Search all North American native Pine species here.

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Pinus taeda has grayish brown bark
Loblolly Pine Pinus taeda canopy
3 Pinus palustris needles bundled together in a thick case
Bark of Longleaf pine is thick, fissured and has irregular, flaky plates
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Mature bark of Pinus clausa
New growth on Pinus clausa is lighter green
Yellowish brown Pinus clausa cones nestled in vivid green needles
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Pinus echinata cones are pyramidal to conical
Pinus echinata bark is rough and  flaky,  furrowed into vertical plates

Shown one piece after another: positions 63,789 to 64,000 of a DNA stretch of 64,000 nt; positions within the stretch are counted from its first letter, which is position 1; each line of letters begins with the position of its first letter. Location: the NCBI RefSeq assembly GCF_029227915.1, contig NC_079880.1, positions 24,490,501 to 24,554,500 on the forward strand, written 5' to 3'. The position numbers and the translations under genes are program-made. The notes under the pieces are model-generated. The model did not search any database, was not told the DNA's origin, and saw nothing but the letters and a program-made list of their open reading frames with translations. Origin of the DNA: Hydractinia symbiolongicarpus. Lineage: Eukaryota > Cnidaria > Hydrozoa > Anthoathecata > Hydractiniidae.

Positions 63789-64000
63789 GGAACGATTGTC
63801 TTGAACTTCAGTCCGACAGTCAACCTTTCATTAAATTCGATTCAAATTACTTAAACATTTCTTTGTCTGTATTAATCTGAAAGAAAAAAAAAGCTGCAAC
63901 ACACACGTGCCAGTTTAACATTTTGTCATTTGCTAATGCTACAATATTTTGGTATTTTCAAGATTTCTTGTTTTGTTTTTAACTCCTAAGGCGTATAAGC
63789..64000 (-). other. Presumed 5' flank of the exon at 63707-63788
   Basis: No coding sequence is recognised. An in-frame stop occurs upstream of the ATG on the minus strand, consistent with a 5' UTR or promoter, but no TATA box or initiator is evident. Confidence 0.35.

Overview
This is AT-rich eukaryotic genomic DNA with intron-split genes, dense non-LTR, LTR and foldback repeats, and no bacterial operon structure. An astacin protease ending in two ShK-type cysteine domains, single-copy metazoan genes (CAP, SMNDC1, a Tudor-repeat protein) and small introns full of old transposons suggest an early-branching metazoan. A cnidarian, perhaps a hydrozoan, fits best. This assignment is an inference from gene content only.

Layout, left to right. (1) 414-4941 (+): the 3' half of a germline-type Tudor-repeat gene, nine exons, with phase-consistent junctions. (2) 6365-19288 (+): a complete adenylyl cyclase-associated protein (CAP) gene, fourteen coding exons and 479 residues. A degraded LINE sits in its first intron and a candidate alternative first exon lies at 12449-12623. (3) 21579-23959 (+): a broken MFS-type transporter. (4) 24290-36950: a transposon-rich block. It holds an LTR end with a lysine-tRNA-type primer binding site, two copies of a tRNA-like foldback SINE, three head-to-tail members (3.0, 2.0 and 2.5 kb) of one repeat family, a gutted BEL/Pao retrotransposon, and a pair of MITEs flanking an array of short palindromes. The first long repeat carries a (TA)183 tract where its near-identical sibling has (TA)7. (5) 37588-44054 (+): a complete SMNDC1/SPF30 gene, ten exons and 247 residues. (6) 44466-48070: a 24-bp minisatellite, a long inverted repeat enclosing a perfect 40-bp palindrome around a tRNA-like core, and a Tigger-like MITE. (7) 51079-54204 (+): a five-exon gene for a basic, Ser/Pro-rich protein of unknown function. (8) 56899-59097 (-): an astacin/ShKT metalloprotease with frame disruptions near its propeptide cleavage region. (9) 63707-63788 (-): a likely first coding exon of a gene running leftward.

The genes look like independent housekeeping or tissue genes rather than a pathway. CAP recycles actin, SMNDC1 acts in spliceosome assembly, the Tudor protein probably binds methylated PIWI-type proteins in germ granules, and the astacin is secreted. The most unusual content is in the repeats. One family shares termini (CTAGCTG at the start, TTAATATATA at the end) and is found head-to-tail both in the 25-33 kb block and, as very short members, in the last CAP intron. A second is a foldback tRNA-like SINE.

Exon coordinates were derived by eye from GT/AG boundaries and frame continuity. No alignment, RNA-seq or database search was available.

Pinus echinata seeds have a single wing and are light brown
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Pinus elliottii var. densa has a 2 to 6 year grass stage
The rough scaly bark of Pinus elliottii var. densa
Pinus elliottii has unique growth buds as they have whitish scales
Plant Database Florida county distribution map Loblolly Pine
Longleaf Pine is distributed throughout Florida in all but the southern tip
Pinus serotina is native to most of the panhandle and northern penninsular counties of Florida
Pinus clausa is native to most of Florida with the exception of a few scattered counties in the south west region of the penninsula and the heart of the panhandle
Pinus echinata is native to the panhandle of Florida
Pinus elliotti var. elliottii is native to all of northern Florida while Pinus elliottii var. densa is only found in central and southern counties